One of my supporters suggested I feature Senior Dogs this week versus a "Breed of the Week." I thought this was a fabulous idea, as there is an abundance of senior dogs in shelters who usually are overlooked because of their age. I found a great website with some very informative Q&A about adopting a senior dog. All below information from http://www.srdogs.com/
Won't I be adopting someone else's problems? If the dog were so wonderful, why wouldn't they have kept him?
Answer: Older dogs lose their homes for many different reasons....most of them having nothing to do with problems the dog has, but rather with those of the person or family surrendering the dog. Many folks think dogs who end up at shelters or in rescue are all genetically and behaviorally inferior. But, it is not uncommon for very expensive, well-bred dogs to outlive their usefulness or novelty with folks who bought them on impulse and no longer want to take responsibility for them. Other reasons older dogs become homeless: death of a guardian....not enough time for the dog...... change in work schedule..... new baby.....need to move to a place where dogs are not allowed.... kids going off to college.... allergies.... change in "lifestyle".... prospective spouse doesn't like dogs.
What advantages do older dogs have over puppies or young dogs?
Answer: Older dogs who are offered for adoption by shelters or rescue agencies generally have had some training, both in obedience and house manners. (Some dogs, due to the confusion and upset of being uprooted and finding themselves in a chaotic shelter environment, may temporarily forget their housetraining. Inevitably, once established in their new home, they remember.) Older dogs have learned what "no" means and how to leave the furniture, carpets, shoes, and other "chewables" alone. (If they hadn't learned that, they wouldn't have gotten to be "older" dogs.) They have been "socialized" and learned what it takes to be part of a "pack" and to get along with humans and, in most cases, other dogs, and in some other cases, cats, as well. Older dogs, especially those who have once known it, appreciate love and attention and quickly learn what's expected of them to gain and keep that love and attention. Older dogs know how to let you finish the newspaper, sitting calmly next to you, while your workday stress flows away and your blood pressure lowers. They are also instant companions, ready for hiking, riding in the car, walking on leash, fetching, etc. Finally, older dogs are a "known commodity." They are easy to assess for behavior and temperament, and you also don't have to guess how big they'll grow.
Aside from any advantages an older dog has, is there any good reason to adopt an older dog instead of a puppy, who has his whole life ahead of him?
Answer: Just about everyone who enters a shelter is looking for a puppy or a young dog (three years or under). There are also many people who go to breeders to buy puppies. By adopting an older dog, we can make a statement about compassion and the value of all life at all ages, as well as register a protest against the indiscriminate and inhumane breeding of dogs, whether it is for profit or to "teach the children about birth." And, of course, just as a puppy has his whole life ahead of him, so does an older dog have the rest of his life in front of him. You can give that older dog the best years of his life while at the same time bringing a wonderful addition into your family. Another consideration is the larger goal of making the U.S. a "no-kill" nation. By setting the example of adopting a dog who would be otherwise euthanized just because of his age, you can help create the climate that will enable the U.S. to attain that goal.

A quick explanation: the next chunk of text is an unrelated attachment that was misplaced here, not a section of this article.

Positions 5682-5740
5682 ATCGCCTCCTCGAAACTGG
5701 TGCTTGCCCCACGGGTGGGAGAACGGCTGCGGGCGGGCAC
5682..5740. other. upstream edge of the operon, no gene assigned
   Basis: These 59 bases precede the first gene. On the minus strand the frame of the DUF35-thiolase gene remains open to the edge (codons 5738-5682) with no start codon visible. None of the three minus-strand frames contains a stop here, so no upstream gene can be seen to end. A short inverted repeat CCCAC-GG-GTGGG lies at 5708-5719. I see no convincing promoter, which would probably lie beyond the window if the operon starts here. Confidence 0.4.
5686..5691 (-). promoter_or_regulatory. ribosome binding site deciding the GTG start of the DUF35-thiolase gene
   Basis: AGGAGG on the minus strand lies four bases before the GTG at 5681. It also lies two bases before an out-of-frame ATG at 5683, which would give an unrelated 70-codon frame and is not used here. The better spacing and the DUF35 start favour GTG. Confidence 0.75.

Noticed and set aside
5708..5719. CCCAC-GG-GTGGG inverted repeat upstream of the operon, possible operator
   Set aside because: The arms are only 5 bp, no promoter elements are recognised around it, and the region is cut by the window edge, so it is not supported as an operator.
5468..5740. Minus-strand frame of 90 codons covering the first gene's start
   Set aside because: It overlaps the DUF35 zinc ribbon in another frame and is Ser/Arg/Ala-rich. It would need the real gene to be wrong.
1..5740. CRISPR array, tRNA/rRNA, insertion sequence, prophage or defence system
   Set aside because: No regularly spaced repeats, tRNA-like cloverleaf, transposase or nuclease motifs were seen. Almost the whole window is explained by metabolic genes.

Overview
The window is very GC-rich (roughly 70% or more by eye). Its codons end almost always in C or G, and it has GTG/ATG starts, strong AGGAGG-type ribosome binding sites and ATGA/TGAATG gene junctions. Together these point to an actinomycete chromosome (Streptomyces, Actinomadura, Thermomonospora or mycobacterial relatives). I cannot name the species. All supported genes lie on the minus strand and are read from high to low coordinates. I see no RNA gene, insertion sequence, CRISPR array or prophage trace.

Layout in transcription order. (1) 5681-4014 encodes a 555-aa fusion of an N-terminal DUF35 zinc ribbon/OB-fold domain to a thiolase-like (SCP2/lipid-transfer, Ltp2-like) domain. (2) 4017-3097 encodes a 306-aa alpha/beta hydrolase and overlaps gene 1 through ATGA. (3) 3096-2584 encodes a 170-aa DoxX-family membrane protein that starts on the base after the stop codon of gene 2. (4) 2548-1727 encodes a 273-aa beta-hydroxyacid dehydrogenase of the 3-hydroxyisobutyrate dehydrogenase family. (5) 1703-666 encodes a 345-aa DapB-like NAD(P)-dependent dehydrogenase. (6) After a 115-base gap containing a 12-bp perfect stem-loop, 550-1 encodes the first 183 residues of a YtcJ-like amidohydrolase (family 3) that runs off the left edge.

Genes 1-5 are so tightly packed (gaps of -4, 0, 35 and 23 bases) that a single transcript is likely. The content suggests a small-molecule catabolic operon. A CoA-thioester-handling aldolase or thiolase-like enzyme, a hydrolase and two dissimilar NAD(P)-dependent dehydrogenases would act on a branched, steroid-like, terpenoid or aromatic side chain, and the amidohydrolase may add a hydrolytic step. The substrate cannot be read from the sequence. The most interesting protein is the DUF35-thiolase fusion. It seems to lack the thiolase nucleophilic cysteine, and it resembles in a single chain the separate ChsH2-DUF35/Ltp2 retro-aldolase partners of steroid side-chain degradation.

Don't older dogs cost more in vet bills?
Answer: Veterinary attention and medication are needed at all ages and may or may not be more costly for an older dog. Before you adopt a senior, be sure you get a health report from a veterinarian. That way, if you discover that the dog has a health problem, you can decide if you are able to make the needed financial commitment.
Do older dogs have any "special needs"?
Answer: With a health assessment of the dog, you will know whether any age-related conditions are present and you can take appropriate measures to address them. Otherwise, older dogs need all the things younger dogs do -- good nutrition, exercise (although less intensive, usually, than for a younger dog), and regular visits to the vet.
Isn't it true that you can't train an older dog the way you can train a puppy?
Answer: Dogs can be trained at any age. The old adage, "You can't teach an old dog new tricks," just isn't true. Read the case study of "Autumn," who was called "Stupid" by her family for the first ten years of her life. She was adopted at ten years by a caring person and now, at age 14, she is winning awards for being first in her obedience class.
How long will it take for an older dog to settle into a routine with me?
Answer: Each dog is an individual and comes with a unique set of experiences and from varying circumstances, so it is hard to predict how long a specific dog will require to make an adjustment. If a dog has been in a shelter or kennel, the stresses of such an experience may cause him to be confused and disoriented for quite some time. Some dogs forget or are confused about their housetraining. With care, patience, and a kind, understanding, loving attitude, just about any dog will come around after a while. It may be a few days, a few weeks, or a few months. For a case in point, please read the history of "Blackberry." In our own experience, we've had dogs who are right "at home" as soon as they walk in the door and others who have needed a couple of weeks to make a basic adjustment, and then became more and more "at home" over the course of several months.
The below dogs are just a few of the amazing seniors I have met and photographed.